Three-time Masters Champion Jimmy Demaret states, “I simply followed the natural features of the land” to explain the genesis of his brainchild, the Onion Creek Club. Here 18 holes of championship golf—designed by course architects Ben Crenshaw and Bill Coore—sprawl alongside tennis courts and a clubhouse with a fitness center and junior-Olympic-size swimming pool. The par-70 course’s claim to fame is having hosted the inaugural Senior PGA event in 1978, four years after the greens’ bermuda grass first whimpered under cleated feet. Its signature third hole invites golfers to play aggressively with their drivers in order to vault orbs onto a landing strip guarded by trees and a creek, or to grip their irons and aim for a narrow green that has notoriously uncommunicative air-traffic controllers.
In addition to the course and its accompanying driving range with 30 hitting stations, Onion Creek Club invites racket-wielders to take advantage of lighted hard and clay tennis courts. The clubhouse’s fitness center challenges muscles with Cybex strength machines, and its junior-Olympic-size pool allows 9 irons to slip into their bikinis and go for a splash.
At River Place Country Club, a championship golf course designed by Jay Morrish and Tom Kite, winner of the 1992 U.S. Open, invites golfers to launch balls over sand bunkers and twisting creeks that wend their way through the landscape’s hilly contours. The course’s superintendent draws on experience at Baton Rouge Country Club and Colonial Country Club, as well as a degree in Plant and Soil Systems, as he ensures that the greens and rolling Bermuda grass fairways are more carefully manicured than a prize-winning pet wooly mammoth. The course’s PGA professional instructors are on hand to improve individual games, and a driving range lets players practice at 15 hitting stations.
Adjacent to the course, eight lighted tennis courts abut a 40,000-square-foot clubhouse with an outdoor pool, fully equipped fitness center, and locker rooms whose dry saunas and whirlpools melt tension quicker than butter melts on the calves of a sprinter. The Grille invites clubgoers to sup on steak or seafood, and a pair of outdoor decks let guests drink in scenic views.
Course at a Glance:
The City of Cedar Hill Parks and Recreation Department is community centered. Every year, they organize the Cedar Hill 5K Green Run, which benefits the preservation of natural and open spaces.
This year, the fun run traces a course through town that ends at the Village Green, where post-race entertainment gets going and awards are handed out. Proceeds from the event go to benefit the Dogwood Canyon Audubon Center for educational programming, which provides classes for kids where they learn about ecology through the lens of the canyon's eco-system and through the special learnin' goggles some children choose to wear.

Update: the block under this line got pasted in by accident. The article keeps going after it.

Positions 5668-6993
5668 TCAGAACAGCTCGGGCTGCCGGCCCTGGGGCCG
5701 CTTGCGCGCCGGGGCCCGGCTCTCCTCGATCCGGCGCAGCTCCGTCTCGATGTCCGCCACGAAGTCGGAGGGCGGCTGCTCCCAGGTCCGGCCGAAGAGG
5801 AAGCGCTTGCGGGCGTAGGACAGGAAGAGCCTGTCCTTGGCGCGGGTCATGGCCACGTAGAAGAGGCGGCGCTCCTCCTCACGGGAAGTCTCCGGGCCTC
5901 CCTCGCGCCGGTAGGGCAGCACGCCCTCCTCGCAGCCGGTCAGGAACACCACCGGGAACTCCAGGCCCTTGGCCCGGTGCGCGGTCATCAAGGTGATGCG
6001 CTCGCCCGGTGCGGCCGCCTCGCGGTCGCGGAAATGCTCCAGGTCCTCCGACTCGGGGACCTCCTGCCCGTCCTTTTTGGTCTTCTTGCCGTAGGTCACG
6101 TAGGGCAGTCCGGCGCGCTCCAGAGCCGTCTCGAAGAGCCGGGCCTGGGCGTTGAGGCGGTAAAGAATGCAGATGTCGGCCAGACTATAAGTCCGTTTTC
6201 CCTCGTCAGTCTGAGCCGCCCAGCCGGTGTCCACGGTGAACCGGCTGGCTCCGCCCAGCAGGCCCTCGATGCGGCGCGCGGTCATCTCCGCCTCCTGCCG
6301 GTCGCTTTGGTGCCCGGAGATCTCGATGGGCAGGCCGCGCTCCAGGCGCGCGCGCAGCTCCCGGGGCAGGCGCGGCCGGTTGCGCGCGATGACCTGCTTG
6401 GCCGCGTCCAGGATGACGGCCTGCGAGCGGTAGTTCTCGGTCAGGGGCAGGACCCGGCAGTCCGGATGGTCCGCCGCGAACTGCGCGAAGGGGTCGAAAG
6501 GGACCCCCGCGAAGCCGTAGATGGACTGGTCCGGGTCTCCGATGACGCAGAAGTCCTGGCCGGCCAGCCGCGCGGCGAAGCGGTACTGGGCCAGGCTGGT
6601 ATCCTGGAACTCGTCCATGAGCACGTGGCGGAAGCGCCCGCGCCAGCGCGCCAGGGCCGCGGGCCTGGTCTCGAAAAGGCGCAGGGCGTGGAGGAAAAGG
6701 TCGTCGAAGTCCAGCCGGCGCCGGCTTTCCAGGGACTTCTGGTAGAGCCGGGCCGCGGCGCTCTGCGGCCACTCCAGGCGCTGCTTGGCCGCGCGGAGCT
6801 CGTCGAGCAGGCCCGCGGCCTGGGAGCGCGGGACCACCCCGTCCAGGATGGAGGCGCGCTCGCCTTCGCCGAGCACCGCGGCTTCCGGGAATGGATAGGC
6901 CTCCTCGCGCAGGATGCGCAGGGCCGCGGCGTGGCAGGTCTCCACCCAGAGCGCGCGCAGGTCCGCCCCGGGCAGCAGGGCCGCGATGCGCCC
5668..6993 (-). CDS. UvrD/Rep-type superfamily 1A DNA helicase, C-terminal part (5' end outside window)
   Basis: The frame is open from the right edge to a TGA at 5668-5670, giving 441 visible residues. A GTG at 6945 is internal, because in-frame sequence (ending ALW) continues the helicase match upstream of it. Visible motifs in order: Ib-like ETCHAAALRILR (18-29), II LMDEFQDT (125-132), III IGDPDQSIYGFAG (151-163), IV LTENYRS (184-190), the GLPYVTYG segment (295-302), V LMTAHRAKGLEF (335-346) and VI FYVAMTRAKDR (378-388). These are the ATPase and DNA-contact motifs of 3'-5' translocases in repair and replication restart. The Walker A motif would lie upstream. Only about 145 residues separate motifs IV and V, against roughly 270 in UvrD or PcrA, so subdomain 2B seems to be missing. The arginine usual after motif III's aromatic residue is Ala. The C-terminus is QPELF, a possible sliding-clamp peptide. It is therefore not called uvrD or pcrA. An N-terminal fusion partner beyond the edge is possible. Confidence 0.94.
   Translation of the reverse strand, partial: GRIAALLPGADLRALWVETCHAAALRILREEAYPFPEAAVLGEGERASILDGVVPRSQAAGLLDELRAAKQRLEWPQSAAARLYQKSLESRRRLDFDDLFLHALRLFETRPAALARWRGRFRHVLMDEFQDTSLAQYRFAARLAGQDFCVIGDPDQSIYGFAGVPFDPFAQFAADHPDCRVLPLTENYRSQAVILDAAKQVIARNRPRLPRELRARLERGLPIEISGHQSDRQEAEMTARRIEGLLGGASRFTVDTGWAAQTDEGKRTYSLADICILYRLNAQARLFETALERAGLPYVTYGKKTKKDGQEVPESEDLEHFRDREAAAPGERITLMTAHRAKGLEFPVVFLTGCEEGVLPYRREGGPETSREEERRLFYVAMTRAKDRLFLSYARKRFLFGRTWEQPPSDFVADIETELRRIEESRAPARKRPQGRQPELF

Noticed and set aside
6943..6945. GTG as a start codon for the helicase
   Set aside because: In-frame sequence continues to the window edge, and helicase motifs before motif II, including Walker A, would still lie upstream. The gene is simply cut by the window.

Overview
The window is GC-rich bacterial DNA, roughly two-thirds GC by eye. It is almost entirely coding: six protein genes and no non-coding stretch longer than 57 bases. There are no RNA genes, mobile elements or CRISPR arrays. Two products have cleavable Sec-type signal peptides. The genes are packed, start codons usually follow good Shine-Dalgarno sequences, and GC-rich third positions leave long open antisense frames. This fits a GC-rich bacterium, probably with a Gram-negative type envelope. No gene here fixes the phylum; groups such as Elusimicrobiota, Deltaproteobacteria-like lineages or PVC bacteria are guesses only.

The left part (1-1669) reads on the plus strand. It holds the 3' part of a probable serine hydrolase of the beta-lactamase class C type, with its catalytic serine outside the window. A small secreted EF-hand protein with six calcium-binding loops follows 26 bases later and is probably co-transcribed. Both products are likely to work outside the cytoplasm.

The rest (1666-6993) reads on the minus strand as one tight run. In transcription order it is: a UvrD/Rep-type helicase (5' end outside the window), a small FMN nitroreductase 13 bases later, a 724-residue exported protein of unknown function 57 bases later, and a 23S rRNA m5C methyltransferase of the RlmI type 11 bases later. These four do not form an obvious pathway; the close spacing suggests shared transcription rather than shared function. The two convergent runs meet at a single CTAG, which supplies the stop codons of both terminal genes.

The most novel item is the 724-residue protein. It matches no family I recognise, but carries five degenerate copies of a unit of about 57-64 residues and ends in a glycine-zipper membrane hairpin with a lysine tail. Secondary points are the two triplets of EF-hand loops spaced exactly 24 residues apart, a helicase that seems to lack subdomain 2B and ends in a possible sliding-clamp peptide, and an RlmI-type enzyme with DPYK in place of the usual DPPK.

Briarcrest Country Club's cardio-tennis camp gets hearts pumping with group classes that combine tennis instruction with boot-camp-style circuits in a high-energy workout environment. This one-hour outdoor class is peppered with calorie-burning aerobic tennis drills and agility training exercises such as ladder hopping, cone weaving, and snapping-turtle shuttle runs. Each session includes a warm-up segment, 30–50 minutes of cardio, and a short cool down, and the added use of a heart-rate monitor helps ensure workouts are safe for all participants and that no disguised cheetahs have been able to sneak in.
TopSpin Factory training is a tremendous improvement over traditional on-court methods where students attempt to learn stroke production and ball hitting. In reality, hitting with topspin is the only way to play advanced tennis and is difficult to learn using traditional on-court training methods.
Most Montessori schools shape their curriculum around the teachings of Maria Montessori, the Italian educator whose name is synonymous with encouraging children’s naturally developing intellect. And while St. Alcuin does just that, they also honor the other figure in their moniker—Alcuin, who tutored Charlemagne’s sons and turned York’s cathedral school into a legendary institution. At St. Alcuin, staff adopt a philosophy that encompasses the medieval scholar’s work and also inspires cooperation, independence, and imagination, whether students are conducting a science experiment in class or stretching the time-space continuum to make day camp last longer.
Even when the school year ends, St. Alcuin keeps kids engaged with enriching summer camps that foster independence and community building. Adventure camps feature exciting themes that acquaint campers with live animals, challenge them to build their own kites, or teach them about space travel. Meanwhile, sports camps and enrichment camps let children explore their passions. The school also offers academic camps that give students a leg up when school is back in session, helping kids learn a new language, musical instrument, or useful study skills.